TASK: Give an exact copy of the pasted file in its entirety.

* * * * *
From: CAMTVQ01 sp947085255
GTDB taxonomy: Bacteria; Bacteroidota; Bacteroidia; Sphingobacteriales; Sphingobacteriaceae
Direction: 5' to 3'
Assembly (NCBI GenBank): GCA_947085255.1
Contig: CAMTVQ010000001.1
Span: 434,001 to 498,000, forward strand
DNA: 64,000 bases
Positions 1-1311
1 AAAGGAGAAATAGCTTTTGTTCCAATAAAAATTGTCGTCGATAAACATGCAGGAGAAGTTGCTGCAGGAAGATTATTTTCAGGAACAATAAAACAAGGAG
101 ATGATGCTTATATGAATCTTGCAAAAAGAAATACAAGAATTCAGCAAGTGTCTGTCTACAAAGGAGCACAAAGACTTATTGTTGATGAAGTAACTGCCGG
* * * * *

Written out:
From: CAMTVQ01 sp947085255
GTDB taxonomy: Bacteria; Bacteroidota; Bacteroidia; Sphingobacteriales; Sphingobacteriaceae
Direction: 5' to 3'
Assembly (NCBI GenBank): GCA_947085255.1
Contig: CAMTVQ010000001.1
Span: 434,001 to 498,000, forward strand
DNA: 64,000 bases
Positions 1-1311
1 AAAGGAGAAATAGCTTTTGTTCCAATAAAAATTGTCGTCGATAAACATGCAGGAGAAGTTGCTGCAGGAAGATTATTTTCAGGAACAATAAAACAAGGAG
101 ATGATGCTTATATGAATCTTGCAAAAAGAAATACAAGAATTCAGCAAGTGTCTGTCTACAAAGGAGCACAAAGACTTATTGTTGATGAAGTAACTGCCGG